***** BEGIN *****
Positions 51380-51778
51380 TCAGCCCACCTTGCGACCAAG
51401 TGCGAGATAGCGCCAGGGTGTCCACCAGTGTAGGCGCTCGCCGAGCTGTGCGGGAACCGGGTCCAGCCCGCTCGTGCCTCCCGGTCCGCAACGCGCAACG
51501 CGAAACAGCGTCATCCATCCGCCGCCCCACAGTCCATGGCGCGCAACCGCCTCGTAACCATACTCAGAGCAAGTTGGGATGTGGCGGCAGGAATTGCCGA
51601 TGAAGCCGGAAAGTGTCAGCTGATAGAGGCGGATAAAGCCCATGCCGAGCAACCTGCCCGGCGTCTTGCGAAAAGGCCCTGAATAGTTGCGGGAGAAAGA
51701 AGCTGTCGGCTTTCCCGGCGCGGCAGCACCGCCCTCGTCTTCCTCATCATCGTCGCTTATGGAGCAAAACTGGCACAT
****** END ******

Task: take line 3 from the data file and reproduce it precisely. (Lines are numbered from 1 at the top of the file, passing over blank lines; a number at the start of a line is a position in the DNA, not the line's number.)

51401 TGCGAGATAGCGCCAGGGTGTCCACCAGTGTAGGCGCTCGCCGAGCTGTGCGGGAACCGGGTCCAGCCCGCTCGTGCCTCCCGGTCCGCAACGCGCAACG